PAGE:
According to ICv2 “The comics and graphic novel market hit another new high for the century in 2014, and a new high since the mid-90s, according to a new joint estimate by Comichron’s John Jackson Miller and ICv2’s Milton Griepp. Total comics and graphic novel sales to consumers in the U.S. and Canada reached $935 million in 2014, a 7% increase over sales in 2013.”
“The market’s in great shape,” Miller said. “According to our tracking at Comichron, 2014 was the biggest year for print since 1995, adjusting for inflation; without adjusting for inflation dollar sales hit a mark unseen since 1993. And digital appears to be complementing, rather than cannibalizing, print.”
Miller continued to say “According to our tracking at Comichron, 2014 was the biggest year for print since 1995, adjusting for inflation; without adjusting for inflation dollar sales hit a mark unseen since 1993. And digital appears to be complementing, rather than cannibalizing, print.”
According to Milton Griepp Chief Executive Officer of GCO, LLC. “It’s a very exciting time in the comics business,” “The broad range of titles being published, the wide variety of places they’re sold, and the great exposure comics are getting from other media are all very positive for the industry.”
With continued onslaught of movies hitting the big screen from the big two (DC and Marvel) now through 2020 and now Marvel being owned by one of the biggest companies around (Disney) comics and comic book characters are on the forefront of pop culture. Not long ago comics and those who read them we viewed as outcasts, nerds, geeks and many other things. Today you can enter any clothing store and find some form of super-hero merchandise and you no longer have to find a specialty shop or comic book store in your local area and that is if you were lucky.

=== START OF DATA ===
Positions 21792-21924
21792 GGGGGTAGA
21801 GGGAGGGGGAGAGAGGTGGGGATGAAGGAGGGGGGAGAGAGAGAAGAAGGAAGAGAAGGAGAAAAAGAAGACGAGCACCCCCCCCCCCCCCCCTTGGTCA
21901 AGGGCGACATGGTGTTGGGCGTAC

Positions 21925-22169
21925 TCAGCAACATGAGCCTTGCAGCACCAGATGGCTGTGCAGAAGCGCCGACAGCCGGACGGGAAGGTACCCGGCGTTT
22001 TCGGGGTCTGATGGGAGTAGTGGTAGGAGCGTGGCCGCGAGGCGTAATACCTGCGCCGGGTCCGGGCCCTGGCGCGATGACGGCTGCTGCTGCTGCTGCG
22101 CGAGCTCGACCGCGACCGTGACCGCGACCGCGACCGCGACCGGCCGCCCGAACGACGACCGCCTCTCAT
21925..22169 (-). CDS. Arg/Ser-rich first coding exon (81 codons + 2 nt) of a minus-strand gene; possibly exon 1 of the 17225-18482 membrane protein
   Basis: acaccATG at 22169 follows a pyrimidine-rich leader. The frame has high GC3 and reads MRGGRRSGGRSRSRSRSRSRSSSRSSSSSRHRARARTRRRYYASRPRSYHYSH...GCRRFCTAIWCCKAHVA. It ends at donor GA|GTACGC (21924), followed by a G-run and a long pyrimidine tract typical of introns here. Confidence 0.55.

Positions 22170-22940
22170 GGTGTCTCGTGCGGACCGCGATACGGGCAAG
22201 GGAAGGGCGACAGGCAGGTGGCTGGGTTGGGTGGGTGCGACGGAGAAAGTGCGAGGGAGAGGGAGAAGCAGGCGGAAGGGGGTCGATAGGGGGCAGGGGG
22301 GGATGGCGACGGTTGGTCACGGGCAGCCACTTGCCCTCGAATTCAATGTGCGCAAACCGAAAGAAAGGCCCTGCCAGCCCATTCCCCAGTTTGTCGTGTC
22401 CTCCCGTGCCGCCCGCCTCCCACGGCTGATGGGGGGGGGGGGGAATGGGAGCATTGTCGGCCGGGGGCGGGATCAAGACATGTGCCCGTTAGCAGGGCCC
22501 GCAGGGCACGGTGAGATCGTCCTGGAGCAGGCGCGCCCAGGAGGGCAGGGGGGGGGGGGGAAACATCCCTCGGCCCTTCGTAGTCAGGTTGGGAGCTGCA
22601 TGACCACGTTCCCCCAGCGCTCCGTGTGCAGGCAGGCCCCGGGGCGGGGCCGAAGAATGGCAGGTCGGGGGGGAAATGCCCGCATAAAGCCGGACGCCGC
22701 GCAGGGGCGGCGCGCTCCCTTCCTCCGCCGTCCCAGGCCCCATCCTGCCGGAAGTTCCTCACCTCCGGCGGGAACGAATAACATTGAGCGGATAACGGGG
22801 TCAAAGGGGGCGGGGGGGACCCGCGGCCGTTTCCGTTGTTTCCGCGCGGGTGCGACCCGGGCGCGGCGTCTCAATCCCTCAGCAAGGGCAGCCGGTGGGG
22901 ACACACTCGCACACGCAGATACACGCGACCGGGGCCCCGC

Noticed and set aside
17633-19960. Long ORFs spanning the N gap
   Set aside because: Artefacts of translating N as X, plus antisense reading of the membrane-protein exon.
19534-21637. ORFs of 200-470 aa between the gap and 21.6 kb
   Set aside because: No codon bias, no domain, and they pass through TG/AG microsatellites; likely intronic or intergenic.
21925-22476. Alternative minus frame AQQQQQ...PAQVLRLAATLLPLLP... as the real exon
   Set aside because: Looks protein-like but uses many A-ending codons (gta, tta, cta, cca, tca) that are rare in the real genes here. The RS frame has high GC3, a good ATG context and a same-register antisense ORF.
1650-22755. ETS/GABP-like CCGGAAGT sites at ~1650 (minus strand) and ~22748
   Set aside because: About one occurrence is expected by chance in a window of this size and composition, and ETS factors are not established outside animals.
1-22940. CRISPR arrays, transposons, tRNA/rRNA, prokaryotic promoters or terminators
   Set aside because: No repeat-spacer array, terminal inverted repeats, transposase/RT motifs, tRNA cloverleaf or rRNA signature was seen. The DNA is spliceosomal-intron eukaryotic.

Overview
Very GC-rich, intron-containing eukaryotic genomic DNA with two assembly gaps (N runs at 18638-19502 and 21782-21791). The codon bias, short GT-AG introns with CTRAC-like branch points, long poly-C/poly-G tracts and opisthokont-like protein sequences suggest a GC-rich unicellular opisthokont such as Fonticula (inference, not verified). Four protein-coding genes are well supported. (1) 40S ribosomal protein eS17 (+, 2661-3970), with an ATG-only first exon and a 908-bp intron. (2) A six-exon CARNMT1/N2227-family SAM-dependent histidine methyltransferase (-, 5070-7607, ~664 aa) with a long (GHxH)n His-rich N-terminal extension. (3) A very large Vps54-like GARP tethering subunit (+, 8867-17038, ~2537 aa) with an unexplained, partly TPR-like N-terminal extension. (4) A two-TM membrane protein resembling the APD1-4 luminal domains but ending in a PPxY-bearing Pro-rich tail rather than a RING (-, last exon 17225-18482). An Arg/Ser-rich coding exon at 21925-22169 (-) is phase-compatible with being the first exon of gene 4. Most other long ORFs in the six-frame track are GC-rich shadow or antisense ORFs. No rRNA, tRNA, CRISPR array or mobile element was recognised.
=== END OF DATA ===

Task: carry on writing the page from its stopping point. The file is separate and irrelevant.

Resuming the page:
According to ICv2 “Increases were spread across all three formats. Print grew $55 million to $835 million in 2014, or around 7% more than the $780 million in print sales in 2013. That growth occurred in every channel and format except newsstand sales of periodical comics, which declined from $25 million to $20 million as Marvel withdrew from the market.”
They also go on to report that “The book channel (bookstores, online, mass) was where the greatest growth was, with graphic novel sales in the book channel up 16%, from $245 to $285 million.” and that “Download-to-own digital sales reached $100 million in 2014, but the growth rate declined to around an 11% increase over 2013’s $90 million in sales, compared to a 29% growth rate in 2013, according to estimates released yesterday”
So is this a good thing? absolutely more more comics sold, the more stories generated and the more people are reading. Now whether this continues we shall see, but for now our heroes and villains are safe.
#Comics #Comicbooks #DC #Marvel #Comixology
I am the Founder and Editor-In-Chief of Constant Collectible.